It is most unfortunate that many wonderful parents feel that they lack competence in dealing with their autistic child. It can be strange and depressing to feel like your normal maternal or fatherly instincts can be wrong when it comes with interacting with your own child.
But parents usually go too far in the opposite direction and stop having any natural parent child interaction worrying that if they resort to normal parental behavior and maybe just fool around and talk nonsensically with their child, they will lose precious moments of intervention time.
Because children with autism don't recieve pleasure from simple games such as hiding go seek, peek a boo, or follow the leader and since they probably won't come running to you when you call out to them, parents need a whole new set of parenting skills which if they are not careful, can add more stress to their already emotional lives.
Your child may have areas that need intervention but every child also has special areas of strength. Believe it or not, focusing on his or her areas of strength can be used to improve areas of weakness. For example let's say your child like books but does not engage in any kind of play. Rather than force him to play with a toy he doesn't like, start using books for imaginary play. Pretend to do what the characters in the book are doing. Use the books to work on social conversation and academic skills.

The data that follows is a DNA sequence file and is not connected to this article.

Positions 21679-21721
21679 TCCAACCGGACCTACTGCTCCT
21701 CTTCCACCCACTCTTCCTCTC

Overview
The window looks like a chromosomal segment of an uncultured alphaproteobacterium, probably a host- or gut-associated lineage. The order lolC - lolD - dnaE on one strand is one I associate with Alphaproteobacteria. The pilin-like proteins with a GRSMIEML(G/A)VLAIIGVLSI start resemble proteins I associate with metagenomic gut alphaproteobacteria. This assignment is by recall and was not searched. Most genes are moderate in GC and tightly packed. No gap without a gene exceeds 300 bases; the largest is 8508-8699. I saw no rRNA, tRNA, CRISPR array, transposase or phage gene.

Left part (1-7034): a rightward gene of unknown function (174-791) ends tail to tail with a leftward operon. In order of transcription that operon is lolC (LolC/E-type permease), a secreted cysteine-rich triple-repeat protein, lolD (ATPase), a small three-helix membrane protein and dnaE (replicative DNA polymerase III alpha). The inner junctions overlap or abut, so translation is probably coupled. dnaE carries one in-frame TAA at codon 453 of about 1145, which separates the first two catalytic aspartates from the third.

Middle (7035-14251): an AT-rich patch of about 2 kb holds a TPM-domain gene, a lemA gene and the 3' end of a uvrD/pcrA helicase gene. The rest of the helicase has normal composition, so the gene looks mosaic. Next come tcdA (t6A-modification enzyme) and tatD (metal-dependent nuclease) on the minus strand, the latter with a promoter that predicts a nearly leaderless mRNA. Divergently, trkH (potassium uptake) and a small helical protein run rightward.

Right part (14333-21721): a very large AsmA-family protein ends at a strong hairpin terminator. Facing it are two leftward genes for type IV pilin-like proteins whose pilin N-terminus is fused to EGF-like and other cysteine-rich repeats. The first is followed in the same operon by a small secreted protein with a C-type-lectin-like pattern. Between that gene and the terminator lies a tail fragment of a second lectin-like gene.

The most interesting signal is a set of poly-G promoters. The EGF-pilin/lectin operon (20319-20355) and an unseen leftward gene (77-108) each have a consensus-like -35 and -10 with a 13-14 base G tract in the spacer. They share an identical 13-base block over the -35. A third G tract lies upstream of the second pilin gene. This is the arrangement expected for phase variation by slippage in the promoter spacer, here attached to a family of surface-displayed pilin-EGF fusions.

Remember to celebrate improvements, no matter how small they may be. And be sure to share the joy of your child's progress with the people who love him.
Finally don't forget every child wants and needs to feel loved by his parents. Any activity that you and your child enjoy together is precious whether its watching TV together or sharing and ice cream cone. Yes it's necessary to alter some of the ways of interacting with your child to facilitate his learning, it's equally necessary to maintain the basic loving relationship of parent and child and if you only think yourself as his therapist, then you need to find your way back to being a loving parent again.
autism symptoms tutorial